this is actually my first post, because most of the time I was just browsing and reading in this forum. But now I’m happy to share some of my experiences and hope they are useful for someone.
This is what I used:
40 OSRAM SFH485P
Mitsubishi PK20 Pocket Projector
Knight Optical interference band-pass filter 880FIW12
Java / OpenCV
First I tried the Microsoft Xbox live vision cam, and it took me a while to fix and recompile the opencv framework and the processing library so that it supported my external usb camera, but the results were not really usable. I had around 7fps and decided to invest into a firewire camera, which now gives me 30fps.
If some of you guys are interested in the portable solution, I can post the construction plans.
No, it was just a piece of glass fitted in front of the chip. The camera is really easy to modify, you can disassemble and reassemble it completely without damaging it. The only annoying thing is the autofocus. But there is a small cable you can plug out when it is adjusted to the right distance - then it is holding still.
yea, I replied to your youtube message. Also very interesting sound stuff you do. What are you using for the signal processing / synthesis?
The PK20 is alright, because the projection screen is quite close and you look into the beam. It has a very descent throw ratio as well (I think 1.6) and they are very cheap. You can use the box only in dim light conditions anyway (or a room with only artificial light), because even though I’m using a band-pass filter, the camera gets too much IR light in daylight conditions.
I still have to work a bit on the touch surface, because at the moment I’m using only a diffuser at the back and the plain acrylic. I tried out the heat’n’bond stuff - didn’t work. I tried out the xylene/silicon/tracingpaper method, but could get only crappy xylene here in the UK (it doesn’t evaporate completely as it seems), so that the silicone didn’t dry completely - http://www.anti-slip-paint.co.uk/xylene-litre-p-31.html. But so far the plain acrylic is ok.
Im writing a framework in Java, which is doing the blob detection/tracking/calibration and lets you select an applet you want to launch. It then loads the applet to the second screen and triggers an onBlobsUpdated() function every camera frame. The applets are basically Processing applets (extended PApplets), but I’m writing them with Eclipse (BIG recommendation!!). The sound stuff is done with SuperCollider, receiving OSC messages from the applets.
I’m thinking of extending the whole concept and make some sort of Java suite for Processing people, so that you can write an applet in Processing and open it with the Java multi-touch app. If your applet has an onBlobsUpdated() function it gets fed with blob data. No OSC, just plug and play - could be fun.
I’ve uploaded a screen of my Java app. It’s very simple, but does the job quite well. Here I’m holding two cardboard sticks with black dots on them in front of my crappy xBox live cam (notice the 7fps). For the calibration I’m using a 3D plane that can be rotated and moved until it fits the frame (not the best solution, but works).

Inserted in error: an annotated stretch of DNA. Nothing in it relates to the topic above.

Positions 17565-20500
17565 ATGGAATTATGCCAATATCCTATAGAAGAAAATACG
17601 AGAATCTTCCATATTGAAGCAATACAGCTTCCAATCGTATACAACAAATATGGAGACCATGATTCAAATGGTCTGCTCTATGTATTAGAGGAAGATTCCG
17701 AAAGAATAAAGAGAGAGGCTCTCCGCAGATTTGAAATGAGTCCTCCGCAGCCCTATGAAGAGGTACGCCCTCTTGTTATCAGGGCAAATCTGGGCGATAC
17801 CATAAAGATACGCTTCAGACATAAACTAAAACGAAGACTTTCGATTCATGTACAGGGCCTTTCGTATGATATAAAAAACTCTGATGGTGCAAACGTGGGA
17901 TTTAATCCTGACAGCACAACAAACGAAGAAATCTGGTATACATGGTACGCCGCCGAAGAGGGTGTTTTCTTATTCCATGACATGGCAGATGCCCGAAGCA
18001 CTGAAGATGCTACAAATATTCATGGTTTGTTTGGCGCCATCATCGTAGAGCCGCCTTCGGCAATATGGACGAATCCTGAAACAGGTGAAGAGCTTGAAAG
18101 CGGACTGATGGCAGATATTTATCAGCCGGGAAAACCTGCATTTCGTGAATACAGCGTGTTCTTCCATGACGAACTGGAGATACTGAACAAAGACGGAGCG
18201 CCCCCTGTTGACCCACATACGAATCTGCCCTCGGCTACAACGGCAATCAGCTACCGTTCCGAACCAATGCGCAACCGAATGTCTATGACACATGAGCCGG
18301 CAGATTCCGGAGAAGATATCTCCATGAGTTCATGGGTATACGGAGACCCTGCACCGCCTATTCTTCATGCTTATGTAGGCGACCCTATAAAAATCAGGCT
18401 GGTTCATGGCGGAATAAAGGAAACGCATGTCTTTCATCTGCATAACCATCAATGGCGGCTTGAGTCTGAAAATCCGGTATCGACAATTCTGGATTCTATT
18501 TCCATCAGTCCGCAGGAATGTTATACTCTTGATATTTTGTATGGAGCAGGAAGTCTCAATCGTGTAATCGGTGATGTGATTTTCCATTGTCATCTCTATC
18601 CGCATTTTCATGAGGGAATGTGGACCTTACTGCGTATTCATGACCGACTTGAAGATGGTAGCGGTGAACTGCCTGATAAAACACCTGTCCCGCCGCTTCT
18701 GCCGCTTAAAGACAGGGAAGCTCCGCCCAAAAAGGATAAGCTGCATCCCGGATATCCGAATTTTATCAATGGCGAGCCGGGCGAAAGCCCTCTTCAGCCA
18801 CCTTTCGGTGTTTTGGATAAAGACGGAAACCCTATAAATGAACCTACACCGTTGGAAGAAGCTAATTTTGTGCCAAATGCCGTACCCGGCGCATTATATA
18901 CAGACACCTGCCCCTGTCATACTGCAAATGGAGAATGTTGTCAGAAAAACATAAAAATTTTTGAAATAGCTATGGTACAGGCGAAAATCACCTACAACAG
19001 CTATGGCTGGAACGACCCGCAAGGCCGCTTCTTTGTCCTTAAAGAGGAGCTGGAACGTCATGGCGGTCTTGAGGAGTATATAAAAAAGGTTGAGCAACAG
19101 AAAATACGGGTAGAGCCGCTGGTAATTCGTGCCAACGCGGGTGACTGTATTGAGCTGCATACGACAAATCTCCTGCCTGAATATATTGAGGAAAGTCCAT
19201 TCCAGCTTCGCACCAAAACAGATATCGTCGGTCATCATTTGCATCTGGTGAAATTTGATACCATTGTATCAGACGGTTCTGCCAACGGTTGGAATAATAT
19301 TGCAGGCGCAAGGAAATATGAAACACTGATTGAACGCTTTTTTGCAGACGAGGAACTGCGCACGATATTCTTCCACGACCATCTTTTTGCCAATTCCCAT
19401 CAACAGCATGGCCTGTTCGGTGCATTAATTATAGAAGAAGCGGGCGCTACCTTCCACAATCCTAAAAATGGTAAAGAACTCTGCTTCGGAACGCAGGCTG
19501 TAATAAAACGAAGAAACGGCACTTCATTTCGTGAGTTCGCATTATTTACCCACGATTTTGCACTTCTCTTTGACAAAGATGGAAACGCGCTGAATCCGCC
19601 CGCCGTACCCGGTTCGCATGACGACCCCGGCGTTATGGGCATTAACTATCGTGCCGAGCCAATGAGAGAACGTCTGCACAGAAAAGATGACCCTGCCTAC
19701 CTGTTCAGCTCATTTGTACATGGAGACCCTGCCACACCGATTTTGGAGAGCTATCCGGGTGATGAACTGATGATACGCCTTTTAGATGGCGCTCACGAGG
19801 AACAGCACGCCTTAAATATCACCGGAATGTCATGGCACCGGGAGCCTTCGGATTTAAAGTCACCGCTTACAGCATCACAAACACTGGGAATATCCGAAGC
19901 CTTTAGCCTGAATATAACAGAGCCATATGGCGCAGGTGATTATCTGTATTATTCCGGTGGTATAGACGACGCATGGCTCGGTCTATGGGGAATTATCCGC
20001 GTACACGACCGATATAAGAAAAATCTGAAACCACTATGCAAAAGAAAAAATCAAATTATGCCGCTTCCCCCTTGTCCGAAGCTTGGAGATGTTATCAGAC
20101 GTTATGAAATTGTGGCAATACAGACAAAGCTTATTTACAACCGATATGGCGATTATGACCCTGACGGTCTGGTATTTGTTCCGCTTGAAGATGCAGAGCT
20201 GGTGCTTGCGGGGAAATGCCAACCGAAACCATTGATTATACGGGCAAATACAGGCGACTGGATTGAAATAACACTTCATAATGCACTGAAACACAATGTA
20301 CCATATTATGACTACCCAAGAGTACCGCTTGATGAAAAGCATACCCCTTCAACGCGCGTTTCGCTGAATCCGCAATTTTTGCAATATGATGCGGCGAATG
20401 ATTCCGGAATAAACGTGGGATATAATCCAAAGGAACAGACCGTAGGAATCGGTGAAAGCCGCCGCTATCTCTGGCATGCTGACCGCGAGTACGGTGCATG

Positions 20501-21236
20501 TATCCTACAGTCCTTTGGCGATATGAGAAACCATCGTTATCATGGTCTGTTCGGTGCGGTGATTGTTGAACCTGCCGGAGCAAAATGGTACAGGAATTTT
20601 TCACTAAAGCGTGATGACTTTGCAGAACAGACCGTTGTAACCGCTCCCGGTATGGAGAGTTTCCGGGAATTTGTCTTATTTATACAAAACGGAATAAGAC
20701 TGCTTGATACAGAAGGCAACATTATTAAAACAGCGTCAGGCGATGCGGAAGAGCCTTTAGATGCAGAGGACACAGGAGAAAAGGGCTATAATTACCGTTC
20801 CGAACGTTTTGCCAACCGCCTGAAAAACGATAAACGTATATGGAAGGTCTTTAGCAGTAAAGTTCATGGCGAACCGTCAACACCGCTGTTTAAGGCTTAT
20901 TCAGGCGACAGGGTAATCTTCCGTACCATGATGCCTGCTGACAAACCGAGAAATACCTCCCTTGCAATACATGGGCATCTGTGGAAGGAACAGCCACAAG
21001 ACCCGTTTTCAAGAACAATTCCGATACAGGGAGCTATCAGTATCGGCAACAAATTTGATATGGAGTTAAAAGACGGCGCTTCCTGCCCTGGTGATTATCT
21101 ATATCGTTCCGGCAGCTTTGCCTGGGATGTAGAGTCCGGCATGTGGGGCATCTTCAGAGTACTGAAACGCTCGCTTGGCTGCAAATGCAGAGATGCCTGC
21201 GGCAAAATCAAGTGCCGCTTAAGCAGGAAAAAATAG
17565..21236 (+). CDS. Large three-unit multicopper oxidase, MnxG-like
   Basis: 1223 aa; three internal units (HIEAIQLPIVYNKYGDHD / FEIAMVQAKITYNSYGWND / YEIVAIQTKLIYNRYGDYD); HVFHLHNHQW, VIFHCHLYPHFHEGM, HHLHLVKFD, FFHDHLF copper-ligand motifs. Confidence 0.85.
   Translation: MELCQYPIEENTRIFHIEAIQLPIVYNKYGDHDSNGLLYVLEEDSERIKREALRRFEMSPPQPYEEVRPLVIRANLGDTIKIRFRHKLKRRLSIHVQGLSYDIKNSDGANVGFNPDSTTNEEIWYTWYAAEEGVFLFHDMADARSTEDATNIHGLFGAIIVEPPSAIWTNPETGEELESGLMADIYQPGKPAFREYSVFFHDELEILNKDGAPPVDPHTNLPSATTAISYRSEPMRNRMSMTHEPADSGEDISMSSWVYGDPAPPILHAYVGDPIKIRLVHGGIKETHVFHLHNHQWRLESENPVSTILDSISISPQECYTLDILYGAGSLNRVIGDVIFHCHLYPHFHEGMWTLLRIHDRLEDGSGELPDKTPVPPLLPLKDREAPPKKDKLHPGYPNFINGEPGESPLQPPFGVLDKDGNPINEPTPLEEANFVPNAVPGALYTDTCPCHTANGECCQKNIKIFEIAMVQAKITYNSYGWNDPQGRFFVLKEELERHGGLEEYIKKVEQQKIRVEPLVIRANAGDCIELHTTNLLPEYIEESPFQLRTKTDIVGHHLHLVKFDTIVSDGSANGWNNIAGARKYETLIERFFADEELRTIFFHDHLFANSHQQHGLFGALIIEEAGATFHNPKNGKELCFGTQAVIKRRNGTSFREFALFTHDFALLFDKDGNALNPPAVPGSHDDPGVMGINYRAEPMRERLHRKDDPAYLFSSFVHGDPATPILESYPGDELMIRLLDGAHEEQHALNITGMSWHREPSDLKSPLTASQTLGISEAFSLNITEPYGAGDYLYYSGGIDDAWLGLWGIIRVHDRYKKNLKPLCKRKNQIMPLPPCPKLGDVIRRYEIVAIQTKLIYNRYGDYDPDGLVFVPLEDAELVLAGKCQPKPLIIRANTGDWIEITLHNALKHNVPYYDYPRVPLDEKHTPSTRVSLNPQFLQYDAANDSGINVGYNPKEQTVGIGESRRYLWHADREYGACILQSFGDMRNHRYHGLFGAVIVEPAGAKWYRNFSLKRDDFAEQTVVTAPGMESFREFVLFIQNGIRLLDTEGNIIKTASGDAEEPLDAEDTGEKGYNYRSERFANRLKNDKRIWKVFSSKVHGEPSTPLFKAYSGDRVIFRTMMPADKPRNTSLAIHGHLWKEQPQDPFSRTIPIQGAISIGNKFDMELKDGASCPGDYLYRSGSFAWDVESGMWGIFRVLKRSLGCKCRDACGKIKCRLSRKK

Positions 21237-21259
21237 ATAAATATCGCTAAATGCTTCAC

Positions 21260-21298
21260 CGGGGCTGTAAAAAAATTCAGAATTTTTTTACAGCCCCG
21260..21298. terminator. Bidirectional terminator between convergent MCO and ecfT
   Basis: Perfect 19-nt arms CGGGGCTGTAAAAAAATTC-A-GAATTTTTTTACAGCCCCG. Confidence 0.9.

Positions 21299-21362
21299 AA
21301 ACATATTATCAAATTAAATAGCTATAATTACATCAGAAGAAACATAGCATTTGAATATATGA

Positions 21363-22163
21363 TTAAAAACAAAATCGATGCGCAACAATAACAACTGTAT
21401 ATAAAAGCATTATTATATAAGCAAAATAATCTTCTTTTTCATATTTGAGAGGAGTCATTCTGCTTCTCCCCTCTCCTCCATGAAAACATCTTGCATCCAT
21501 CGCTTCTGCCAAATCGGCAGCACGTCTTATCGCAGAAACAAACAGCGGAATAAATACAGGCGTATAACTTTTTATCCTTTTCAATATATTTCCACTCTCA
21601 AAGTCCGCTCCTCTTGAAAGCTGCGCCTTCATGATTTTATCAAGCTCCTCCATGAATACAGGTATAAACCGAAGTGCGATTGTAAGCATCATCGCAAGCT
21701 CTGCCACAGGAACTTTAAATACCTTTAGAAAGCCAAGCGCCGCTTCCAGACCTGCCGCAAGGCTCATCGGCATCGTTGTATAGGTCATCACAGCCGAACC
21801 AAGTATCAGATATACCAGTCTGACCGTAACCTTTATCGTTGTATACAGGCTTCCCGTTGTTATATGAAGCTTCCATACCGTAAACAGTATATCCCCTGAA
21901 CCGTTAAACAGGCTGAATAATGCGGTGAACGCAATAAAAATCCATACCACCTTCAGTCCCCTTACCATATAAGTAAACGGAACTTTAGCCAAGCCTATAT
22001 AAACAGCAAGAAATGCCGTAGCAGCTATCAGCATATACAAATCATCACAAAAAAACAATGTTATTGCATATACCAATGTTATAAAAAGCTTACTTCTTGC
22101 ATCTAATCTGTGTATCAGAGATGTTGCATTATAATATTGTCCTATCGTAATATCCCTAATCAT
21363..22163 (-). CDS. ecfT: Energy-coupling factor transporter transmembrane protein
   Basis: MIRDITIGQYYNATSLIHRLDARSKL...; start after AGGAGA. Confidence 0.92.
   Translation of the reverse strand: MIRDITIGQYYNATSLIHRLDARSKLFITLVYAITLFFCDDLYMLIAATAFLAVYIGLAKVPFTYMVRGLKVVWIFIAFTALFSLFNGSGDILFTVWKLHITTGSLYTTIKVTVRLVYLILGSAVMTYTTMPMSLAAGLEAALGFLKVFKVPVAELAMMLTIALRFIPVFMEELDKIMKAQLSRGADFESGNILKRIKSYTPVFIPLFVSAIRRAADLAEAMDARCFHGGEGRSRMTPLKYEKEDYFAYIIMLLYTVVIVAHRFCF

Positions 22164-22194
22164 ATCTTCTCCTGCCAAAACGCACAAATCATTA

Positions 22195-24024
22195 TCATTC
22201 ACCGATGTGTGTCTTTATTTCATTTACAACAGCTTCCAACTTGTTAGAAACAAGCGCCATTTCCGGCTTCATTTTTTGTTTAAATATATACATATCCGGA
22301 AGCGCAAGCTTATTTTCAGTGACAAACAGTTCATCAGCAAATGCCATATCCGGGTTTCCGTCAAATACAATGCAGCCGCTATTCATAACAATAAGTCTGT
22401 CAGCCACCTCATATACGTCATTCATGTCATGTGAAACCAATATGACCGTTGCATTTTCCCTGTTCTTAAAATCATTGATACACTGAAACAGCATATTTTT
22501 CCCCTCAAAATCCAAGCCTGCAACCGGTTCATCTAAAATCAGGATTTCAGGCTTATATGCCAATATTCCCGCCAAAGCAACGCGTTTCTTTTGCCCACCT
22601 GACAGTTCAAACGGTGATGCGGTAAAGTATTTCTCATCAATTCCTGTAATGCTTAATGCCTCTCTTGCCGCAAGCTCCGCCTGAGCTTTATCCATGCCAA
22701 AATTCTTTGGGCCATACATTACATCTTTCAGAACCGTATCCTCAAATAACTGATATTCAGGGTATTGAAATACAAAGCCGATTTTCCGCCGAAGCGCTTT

never knew that you can write processing sketches with other soft .
What is the main advantage ?
Eclipse is actually a Java IDE. The Processing sketchbook converts what you write with it into Java sourcecode, which is then compiled by the Java complier. The sketchbook actually has a few advantages, it does some type conversions for you and makes programming in overall a bit easier for beginners, BUT it does not show you errors or typos in your code until you compile it. And even then it is often confusing what it complains about. Also managing bigger projects in the sketchbook is not easy. Eclipse is a fully featured IDE, means it tells you what is wrong with your code while you type it, it lists the methods which are available for a specific Object and muchmuch more. In order to write a Processing applet with it, you need to link the processing.core library (core.jar) and extend the PApplet class. There are a few instructions on the web about it (on the Processing forum for example). Nevertheless, for small experiments and just some coding fun I still use the sketchpad - as the name tells
jimihertz - 01 August 2008 03:55 PM
Can you send your Java app in order to compare it with Touchlib ?
Touchlib is probably much more advanced, but I couldn’t use it because I needed something that works on Mac. Therefore I’m also curious about the new OpenTouch. I can put my app on my webspace, but I have to clean some things up first.
I’ve uploaded the construction plan, but it shows only the wooden parts. If someone really wants to build it, I’ll document it in more detail. If there are a few people interested, it might be worth thinking about manufacturing a small series or kits. Unfortunately I will not have access to the university workshop anymore after this month, but there will be other ways…
Wow, that is awesome thoughtdiver! Great Job! It would be awesome if you could get the project and computer be all be self contained, but that would be one large briefcase:D You might be able to do it with an LCD panel, you should look into that.
Hehe, funny, after all this time someone posted again. Here is another video of the project (also pretty old already). It it shows another nice music app I’ve built for the touchcase, a bit like Reaktor. They are not doing much with it in the video, but it shows roughly how it looks like, and how it works. Maybe interesting for someone.